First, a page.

American avant-garde filmmaker Lewis Klahr visits the Wexner Center to present a selection of his short films. With an alarmingly prolific and original body of work, Lewis Klahr has firmly established himself as one of today's premiere American avant-garde filmmakers.
Most of Klahr's films are painstaking handmade collages assembled from the detritus of pop culture (comic books, postcards, glossy magazine ads, brochures, playing cards, etc.) to create an evocative dreamscape of American history since the 1940s.
Klahr comes to the Wexner Center to present a hand-picked collection of his short films from the past decade, including several world and US premieres. Highlights include Two Minutes to Zero (2004), a feature-length crime story that's condensed into one minute and uses imagery from a comic book adaptation of the TV show 77 Sunset Strip and music by Glenn Branca; the acclaimed Pony Glass (1997), which explores the secret sex life of Superman's pal Jimmy Olsen; and Daylight Moon (2002), an atmospheric reflection on childhood that is perhaps Klahr's masterwork. (Program approx. 90 mins.)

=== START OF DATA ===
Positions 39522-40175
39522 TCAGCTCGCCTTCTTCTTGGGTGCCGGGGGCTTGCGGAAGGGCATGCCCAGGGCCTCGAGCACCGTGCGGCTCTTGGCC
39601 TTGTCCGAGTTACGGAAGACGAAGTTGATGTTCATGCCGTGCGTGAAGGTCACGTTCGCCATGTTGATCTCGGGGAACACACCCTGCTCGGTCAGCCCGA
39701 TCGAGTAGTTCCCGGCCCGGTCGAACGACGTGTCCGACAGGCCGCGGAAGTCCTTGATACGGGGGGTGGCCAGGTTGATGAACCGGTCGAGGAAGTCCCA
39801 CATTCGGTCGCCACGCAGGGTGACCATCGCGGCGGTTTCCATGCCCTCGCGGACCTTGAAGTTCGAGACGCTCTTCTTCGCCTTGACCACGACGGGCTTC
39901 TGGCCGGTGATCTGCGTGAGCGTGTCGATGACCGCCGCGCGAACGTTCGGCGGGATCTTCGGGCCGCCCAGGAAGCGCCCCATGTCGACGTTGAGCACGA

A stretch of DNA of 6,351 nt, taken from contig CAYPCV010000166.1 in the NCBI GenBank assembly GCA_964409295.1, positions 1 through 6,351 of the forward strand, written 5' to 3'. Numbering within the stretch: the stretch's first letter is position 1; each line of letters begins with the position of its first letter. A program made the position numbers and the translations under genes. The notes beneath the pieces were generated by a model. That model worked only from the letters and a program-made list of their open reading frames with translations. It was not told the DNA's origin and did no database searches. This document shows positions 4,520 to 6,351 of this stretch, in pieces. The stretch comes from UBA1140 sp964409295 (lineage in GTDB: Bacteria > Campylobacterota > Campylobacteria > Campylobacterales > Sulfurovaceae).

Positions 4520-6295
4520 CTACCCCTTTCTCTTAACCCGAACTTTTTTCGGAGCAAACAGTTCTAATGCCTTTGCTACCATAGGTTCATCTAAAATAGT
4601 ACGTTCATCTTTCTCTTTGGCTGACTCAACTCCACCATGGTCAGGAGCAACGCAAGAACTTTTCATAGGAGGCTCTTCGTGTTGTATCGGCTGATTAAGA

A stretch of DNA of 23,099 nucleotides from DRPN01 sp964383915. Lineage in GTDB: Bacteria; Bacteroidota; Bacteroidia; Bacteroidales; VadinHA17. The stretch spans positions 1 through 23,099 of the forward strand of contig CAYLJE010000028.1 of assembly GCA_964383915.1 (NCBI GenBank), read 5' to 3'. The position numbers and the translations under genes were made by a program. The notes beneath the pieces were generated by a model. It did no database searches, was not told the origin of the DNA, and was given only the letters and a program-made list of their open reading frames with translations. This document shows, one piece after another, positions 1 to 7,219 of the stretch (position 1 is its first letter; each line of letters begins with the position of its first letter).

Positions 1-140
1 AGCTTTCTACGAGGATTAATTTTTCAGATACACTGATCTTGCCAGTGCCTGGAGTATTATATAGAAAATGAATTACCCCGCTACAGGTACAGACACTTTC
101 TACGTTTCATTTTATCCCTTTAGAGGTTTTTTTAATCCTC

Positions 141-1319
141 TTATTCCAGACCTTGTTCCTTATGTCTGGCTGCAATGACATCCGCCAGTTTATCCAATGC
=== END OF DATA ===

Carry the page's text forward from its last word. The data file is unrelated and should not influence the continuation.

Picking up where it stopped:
Klahr's interests and creative approach suggest intriguing parallels to those of many artists in the exhibition Splat Boom Pow! The Influence of Cartoons in Contemporary Art, on view through May 2 at the Wexner Center Galleries at The Belmont Building.
$6 students (tickets required)
Support for the 2003-04 film/video season provided by the Rohauer Collection Foundation and the Corporate Annual Fund of the Wexner Center Foundation.
Contemporary films, international films, and visiting filmmakers presented with support from the Ohio Arts Council.